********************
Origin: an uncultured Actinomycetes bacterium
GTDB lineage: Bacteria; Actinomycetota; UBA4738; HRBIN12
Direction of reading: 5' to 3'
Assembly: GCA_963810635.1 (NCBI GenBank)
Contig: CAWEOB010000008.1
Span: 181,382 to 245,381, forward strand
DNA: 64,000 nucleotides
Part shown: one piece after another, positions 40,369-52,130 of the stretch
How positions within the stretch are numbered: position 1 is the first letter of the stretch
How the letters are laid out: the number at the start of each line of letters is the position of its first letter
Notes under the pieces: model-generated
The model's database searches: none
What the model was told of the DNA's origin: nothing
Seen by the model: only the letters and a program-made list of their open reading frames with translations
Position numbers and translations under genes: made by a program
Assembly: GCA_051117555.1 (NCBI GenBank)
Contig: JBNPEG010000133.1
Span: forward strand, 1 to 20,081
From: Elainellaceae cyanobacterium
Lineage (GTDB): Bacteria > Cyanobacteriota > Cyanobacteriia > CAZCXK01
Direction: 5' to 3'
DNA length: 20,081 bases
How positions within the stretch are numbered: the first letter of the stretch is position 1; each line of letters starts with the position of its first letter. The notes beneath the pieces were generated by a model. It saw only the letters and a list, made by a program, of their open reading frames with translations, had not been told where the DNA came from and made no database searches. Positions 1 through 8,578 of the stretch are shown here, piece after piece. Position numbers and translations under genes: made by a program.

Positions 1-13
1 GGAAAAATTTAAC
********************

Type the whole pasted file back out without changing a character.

Origin: an uncultured Actinomycetes bacterium
GTDB lineage: Bacteria; Actinomycetota; UBA4738; HRBIN12
Direction of reading: 5' to 3'
Assembly: GCA_963810635.1 (NCBI GenBank)
Contig: CAWEOB010000008.1
Span: 181,382 to 245,381, forward strand
DNA: 64,000 nucleotides
Part shown: one piece after another, positions 40,369-52,130 of the stretch
How positions within the stretch are numbered: position 1 is the first letter of the stretch
How the letters are laid out: the number at the start of each line of letters is the position of its first letter
Notes under the pieces: model-generated
The model's database searches: none
What the model was told of the DNA's origin: nothing
Seen by the model: only the letters and a program-made list of their open reading frames with translations
Position numbers and translations under genes: made by a program
Assembly: GCA_051117555.1 (NCBI GenBank)
Contig: JBNPEG010000133.1
Span: forward strand, 1 to 20,081
From: Elainellaceae cyanobacterium
Lineage (GTDB): Bacteria > Cyanobacteriota > Cyanobacteriia > CAZCXK01
Direction: 5' to 3'
DNA length: 20,081 bases
How positions within the stretch are numbered: the first letter of the stretch is position 1; each line of letters starts with the position of its first letter. The notes beneath the pieces were generated by a model. It saw only the letters and a list, made by a program, of their open reading frames with translations, had not been told where the DNA came from and made no database searches. Positions 1 through 8,578 of the stretch are shown here, piece after piece. Position numbers and translations under genes: made by a program.

Positions 1-13
1 GGAAAAATTTAAC